As I have argued, conservative free enterprisers depicted the state and the trade union as the only forces constraining freedom. They underemphasized corporate power or denied it altogether by imagining even large business firms as agglomerations of individuals. /1
This worldview, in which their were only individuals acting in a free market and states limiting their freedom, has left them ill-prepared to mount a serious critique of corporate power and makes their current freakout seem hypocritical./2
Here’s an example from my book (p. 187) of free enterprisers describing the economy “as consisting of individuals only...whose ability to proper faced only one menace: the ever-present threat of ‘government strangulation’”/3 Image
They effaced the corporation (and the state) in favor of an understanding of the economy as powered by “the creative, risk-taking, profit-seeking, competitive individual,” as Fortune noted in Dec 1942, when government's centrality to the wartime economy was undeniable./4

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More from @LarryGlickman

14 Jan
I’m not a historian of fascism but the idea that we shouldn’t use the term because it only makes sense in the context of its origins seems like an overly restrictive view of how political language (which I do study) works. /1 Image
Many political phrases and ideologies outlast their original use. As Peter Gordon argued in @NYRB, the notion of restricting political terms to their context of origin becomes incoherent./2…
“Free enterprise” was popularized by abolitionists as part of their critique of chattel slavery. Conservatism was first employed in response to the French Revolution. Like many other political terms, they have been contested and evolved./3
Read 6 tweets
11 Jan
The claim that “the way [Trump] handled himself in the last 60 days" marks some sort of dramatic change in his actions and rhetoric is not credible. He has employed violent language & explicitly called his supporters to violence since his 2016 campaign./1…
In 2019 he said, "I have the support of the police, the support of the military, the support of the Bikers for Trump – I have the tough people, but they don’t play it tough — until they go to a certain point, and then it would be very bad, very bad/" /2…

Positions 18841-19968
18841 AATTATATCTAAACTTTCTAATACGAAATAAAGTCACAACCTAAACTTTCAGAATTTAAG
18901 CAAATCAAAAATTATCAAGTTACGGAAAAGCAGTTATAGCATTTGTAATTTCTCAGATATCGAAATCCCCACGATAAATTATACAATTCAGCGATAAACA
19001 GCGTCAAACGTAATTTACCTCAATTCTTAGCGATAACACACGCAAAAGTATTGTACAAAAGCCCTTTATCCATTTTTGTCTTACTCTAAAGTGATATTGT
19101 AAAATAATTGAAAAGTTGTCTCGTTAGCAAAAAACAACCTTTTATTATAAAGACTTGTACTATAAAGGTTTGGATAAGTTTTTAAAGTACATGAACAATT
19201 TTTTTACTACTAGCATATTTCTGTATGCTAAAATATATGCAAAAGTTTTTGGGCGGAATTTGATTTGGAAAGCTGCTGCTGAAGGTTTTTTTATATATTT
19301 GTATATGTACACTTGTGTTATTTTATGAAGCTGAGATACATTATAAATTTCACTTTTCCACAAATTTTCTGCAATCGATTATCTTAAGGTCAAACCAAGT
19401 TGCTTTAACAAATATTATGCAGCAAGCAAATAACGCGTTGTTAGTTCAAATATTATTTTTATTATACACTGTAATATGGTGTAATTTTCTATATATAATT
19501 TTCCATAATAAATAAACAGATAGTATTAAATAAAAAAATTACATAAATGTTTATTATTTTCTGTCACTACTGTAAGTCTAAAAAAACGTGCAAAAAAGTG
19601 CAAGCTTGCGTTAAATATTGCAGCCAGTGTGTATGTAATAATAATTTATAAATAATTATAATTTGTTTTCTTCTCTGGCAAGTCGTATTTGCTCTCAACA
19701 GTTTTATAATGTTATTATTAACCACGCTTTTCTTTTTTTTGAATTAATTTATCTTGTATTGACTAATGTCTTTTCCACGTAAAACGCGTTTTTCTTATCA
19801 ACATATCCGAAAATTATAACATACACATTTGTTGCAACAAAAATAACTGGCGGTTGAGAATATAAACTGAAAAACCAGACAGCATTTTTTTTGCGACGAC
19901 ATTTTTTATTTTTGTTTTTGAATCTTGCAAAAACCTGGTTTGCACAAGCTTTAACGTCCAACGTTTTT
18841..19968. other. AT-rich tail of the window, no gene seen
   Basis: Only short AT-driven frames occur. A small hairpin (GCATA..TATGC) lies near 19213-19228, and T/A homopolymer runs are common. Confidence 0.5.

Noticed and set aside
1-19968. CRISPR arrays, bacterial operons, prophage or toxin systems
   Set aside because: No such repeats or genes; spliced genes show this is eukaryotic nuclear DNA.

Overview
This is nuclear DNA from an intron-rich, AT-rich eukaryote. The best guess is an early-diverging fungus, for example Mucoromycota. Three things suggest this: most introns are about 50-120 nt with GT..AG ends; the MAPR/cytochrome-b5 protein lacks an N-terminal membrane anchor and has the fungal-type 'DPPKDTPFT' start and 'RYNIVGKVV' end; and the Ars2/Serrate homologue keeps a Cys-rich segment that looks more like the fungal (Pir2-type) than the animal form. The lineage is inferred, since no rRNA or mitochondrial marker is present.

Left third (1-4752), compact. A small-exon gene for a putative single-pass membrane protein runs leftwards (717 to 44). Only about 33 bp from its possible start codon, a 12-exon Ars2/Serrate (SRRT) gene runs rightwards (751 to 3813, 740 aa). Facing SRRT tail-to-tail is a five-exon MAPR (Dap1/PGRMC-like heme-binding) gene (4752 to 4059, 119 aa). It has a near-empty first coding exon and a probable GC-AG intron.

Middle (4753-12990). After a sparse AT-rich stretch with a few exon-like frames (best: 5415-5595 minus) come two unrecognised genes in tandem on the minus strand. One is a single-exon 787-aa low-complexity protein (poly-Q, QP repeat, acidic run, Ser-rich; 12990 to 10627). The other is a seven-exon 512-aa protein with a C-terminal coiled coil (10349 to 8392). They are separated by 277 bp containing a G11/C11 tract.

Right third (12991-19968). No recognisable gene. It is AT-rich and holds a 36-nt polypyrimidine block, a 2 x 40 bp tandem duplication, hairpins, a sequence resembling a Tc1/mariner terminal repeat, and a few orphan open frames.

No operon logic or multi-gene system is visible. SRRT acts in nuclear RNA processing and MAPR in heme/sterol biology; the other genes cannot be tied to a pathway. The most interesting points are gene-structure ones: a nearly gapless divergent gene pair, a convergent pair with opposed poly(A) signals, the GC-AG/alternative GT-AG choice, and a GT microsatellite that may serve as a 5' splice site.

Here's an article from _March 2016_, well before he got the nomination, about "all the times Trump has called for violence at his rallies."/3…
Read 10 tweets
7 Jan
Since Reconstruction, variants of the claim that "our freedom is being stolen" has been used to justify white backlash.
In a fairly anodyne version in 2016, Phil Gramm said, "I’m afraid that if we don’t win this election and overturn Obama’s programs now, my five grandchildren will never know the America I knew....our freedom is being lost."…
Gramm was, of course, evoking Ronald Reagan's 1961 claim that, if Medicare passed, we would spend “sunset years” telling “our children and our children’s children what it was once like in the United States where men were free."/3
Read 4 tweets
7 Jan
Query: Has anyone compiled a comprehensive list of the prominent people, politicians, media outlets, and organizations (ranging from the National Association of Manufacturers to the NAACP) calling for Trump's immediate removal from office?
How about an article on the growing list of diverse group of people, media outlets, and organizations calling for Trump to be immediately removed from office? @politico @nytimes @washingtonpost @thehill @WSJ @bpolitics
In 1998, there were many articles that cataloged the newspapers calling for Bill Clinton to resign.…
Read 4 tweets
31 Dec 20
Why does nearly every article about the GA Senate race start with the Republicans groundless charged about the “extreme socialism” of the Democratic candidates? And why is the not only real but self-proclaimed extremism of the GOP never mentioned? /1…
I provided a brief history of the socialism charge from the New Deal to the present in this @DissentMag article and have more to say about it in my book, FREE ENTERPRISE: AMERICAN HISTORY./2…
Here is a passage from the introduction about the “slippery slope from reform to totalitarianism” that was central to the anti-New Deal playbook and to all subsequent reform efforts. /3
Read 5 tweets
21 Dec 20
In FREE ENTERPRISE, I discuss a group that condemned advocates of a robust welfare state as daydreamers who promised "something for nothing." Yet these people, who, like Paul, depicted themselves as hard-headed realists, posited the miraculous, faith-based nature of free markets.
Paul’s critique, founded upon a kind of inverted producerism, has a long genealogy.
In 1950, Robert Bremen’s noted the “semantic somersault” of the phrase “something for nothing”: it had become “a missile by the spokesman of big business and political conservativism to hurl at what they called the ‘gimme’ attitude of the common folk toward government.”
Read 5 tweets

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